The internet has been never as unsafe as it is today.
The tactics and points of attack at the disposal of cybercriminals are numerous, and thus cybercrime has both grown and evolved in annual volume and means of attack. Cybercrime is a crime committed through and targeted at a computer device, including desktops, laptops, mobile phones, tablets, or any other device able to connect to the web.
Cybercrime can take shape in a variety of formats and can be sourced from individuals or groups with different motivating factors. Attacks can be committed by syndicated criminals, rogue states needing untraceable assets, and lone black-hat hackers who take advantage of individuals and companies who leave themselves vulnerable online. Cyber threats are fundamentally asymmetrical risks in that, small groups of individuals can cause disproportionately large amounts of damage. And it is disastrous for companies and large enterprises to be attacked with online hackings. Cybersecurity is now a must for everyone, but naturally, businesses and enterprises are prime targets due to the reward potential of breaching a major firm.
The Parallel Growth of the Cloud and Cybercrime
Today, companies of all scale rely on a major computational and data storage services that are given the umbrella term of the Cloud.
Cloud providers ensure that businesses needn’t concern themselves with data storage and online user traffic management. Thus, cloud services are used by everyone from neighborhood businesses that need a website or an application, to multi-billion-dollar enterprises serving millions of customers. Everything from proprietary company data to sensitive customer information is stored within clouds. Data has been dubbed many-a-times as the oil of the 21st century—and it is. All the data floating in the cloud is an easy target as a single breach can provide access to a massive treasure of data which can be sold on the black market.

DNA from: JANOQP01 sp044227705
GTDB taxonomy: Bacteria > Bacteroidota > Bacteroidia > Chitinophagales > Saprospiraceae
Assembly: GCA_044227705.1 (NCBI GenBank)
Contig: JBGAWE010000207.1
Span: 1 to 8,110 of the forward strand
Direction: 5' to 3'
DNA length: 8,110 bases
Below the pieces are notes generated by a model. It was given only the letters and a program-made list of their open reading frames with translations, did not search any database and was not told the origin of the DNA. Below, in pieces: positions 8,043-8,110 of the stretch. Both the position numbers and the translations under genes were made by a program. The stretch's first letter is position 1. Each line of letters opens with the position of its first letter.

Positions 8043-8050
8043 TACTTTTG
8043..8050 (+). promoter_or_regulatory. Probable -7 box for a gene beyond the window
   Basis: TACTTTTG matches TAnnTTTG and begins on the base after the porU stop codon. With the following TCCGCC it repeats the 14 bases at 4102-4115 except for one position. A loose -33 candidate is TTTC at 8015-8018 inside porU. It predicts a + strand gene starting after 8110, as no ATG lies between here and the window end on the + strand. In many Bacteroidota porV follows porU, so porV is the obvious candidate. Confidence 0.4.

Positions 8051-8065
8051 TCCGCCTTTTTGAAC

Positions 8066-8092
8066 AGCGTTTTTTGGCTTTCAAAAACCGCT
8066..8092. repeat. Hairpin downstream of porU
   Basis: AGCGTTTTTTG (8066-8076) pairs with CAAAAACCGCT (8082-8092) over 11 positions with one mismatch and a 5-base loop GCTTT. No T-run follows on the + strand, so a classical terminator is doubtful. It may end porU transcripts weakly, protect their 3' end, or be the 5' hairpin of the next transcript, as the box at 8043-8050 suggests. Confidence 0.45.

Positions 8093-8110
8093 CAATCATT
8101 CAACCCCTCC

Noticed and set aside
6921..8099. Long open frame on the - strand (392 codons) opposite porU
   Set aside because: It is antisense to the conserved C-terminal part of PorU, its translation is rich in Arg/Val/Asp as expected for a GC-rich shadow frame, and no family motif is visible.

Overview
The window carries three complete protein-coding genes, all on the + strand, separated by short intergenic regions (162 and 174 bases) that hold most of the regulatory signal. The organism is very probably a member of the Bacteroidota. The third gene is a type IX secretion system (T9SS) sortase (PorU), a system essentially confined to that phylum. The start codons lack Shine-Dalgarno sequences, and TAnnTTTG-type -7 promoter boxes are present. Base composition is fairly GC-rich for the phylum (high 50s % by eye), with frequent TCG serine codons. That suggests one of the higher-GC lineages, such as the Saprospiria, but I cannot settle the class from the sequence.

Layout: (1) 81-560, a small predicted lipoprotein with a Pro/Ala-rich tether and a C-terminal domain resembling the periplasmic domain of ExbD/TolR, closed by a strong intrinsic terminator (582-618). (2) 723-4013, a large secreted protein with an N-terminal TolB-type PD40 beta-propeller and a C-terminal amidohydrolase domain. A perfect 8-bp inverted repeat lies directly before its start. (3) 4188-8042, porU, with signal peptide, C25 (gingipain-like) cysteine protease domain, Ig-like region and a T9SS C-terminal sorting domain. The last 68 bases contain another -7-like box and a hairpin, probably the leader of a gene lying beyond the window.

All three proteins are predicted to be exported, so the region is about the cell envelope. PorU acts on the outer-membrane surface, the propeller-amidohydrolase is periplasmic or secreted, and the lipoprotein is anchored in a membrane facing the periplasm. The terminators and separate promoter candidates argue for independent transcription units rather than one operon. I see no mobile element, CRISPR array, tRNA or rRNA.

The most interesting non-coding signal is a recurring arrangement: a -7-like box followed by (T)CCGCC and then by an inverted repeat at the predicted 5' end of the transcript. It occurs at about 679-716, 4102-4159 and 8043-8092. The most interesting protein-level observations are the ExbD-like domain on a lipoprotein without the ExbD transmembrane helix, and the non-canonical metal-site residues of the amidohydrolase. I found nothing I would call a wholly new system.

While the Cloud has made it easier than ever to manage digital products like websites, applications, dApps, SaaS, etc., it has also made the entities that utilize the service vulnerable. Major data breaches, such as the one of Equifax, which led to the exposure of financial data of tens of millions of Americans, are not an anomaly.
The aggregate loss of companies to cybercrime tallies in the billions every year. Thus, data breaches that impact major enterprises affect all their customers. The vulnerability of enterprises isn’t a threat to just their investors, it’s also a threat to everyone who’s ever been their customer.
Improvement in cloud security measures is of paramount importance.
Stemming Solutions from Blockchain Technology
A novel cybersecurity operation leveraging blockchain technology asserts itself as the ideal enterprise cloud security and storage solution.
Cryptyk is an open source cyber-security platform benefitting all industries that are susceptible to cyber-security breaches, including banking, finance, law, insurance, healthcare, transport, logistics, media, construction, and government. This technology seeks to displace single-source Cloud Storage Providers (CSPs), Cloud Access security Brokers (CASBs), Cloud security Gateways (CSGs), Storage Partitions, Anti-Virus Scanners, Threat Monitors, and many other security products. Cryptyk is all these and more combined in a single product.
Cybercrime has many faces and tactics. Two examples are:
- Distributed Denial of Service (DDoS): A DDoS attack attempts to disrupt a network’s services. Attackers send high volumes of data or traffic through the network until it becomes overloaded and stop functioning. The incoming traffic flooding the victim originates from many different sources, potentially hundreds of thousands. This makes it impossible to stop the attack by blocking a single IP address and makes it difficult to distinguish legitimate traffic from attack traffic.
- Phishing: Often posing as a request for data from a trusted third party, phishing attacks are sent via email and ask users to click on a link and enter their personal data. It often involves psychological manipulation, invoking urgency or fear, and tricking unsuspecting individuals into handing over confidential information.
There are a couple concerning factors. First, phishing emails have become sophisticated and often look just like legitimate requests for information. Second, phishing technology is now being licensed out to cybercriminals, including on-demand phishing services and off-the-shelf phishing kits. Perhaps most concerning is the fact that dark web services have enabled cybercriminals to refine their campaigns and skills. In fact, phishing emails are six times more likely to be clicked than regular consumer marketing emails.
Read the full article at Steemit
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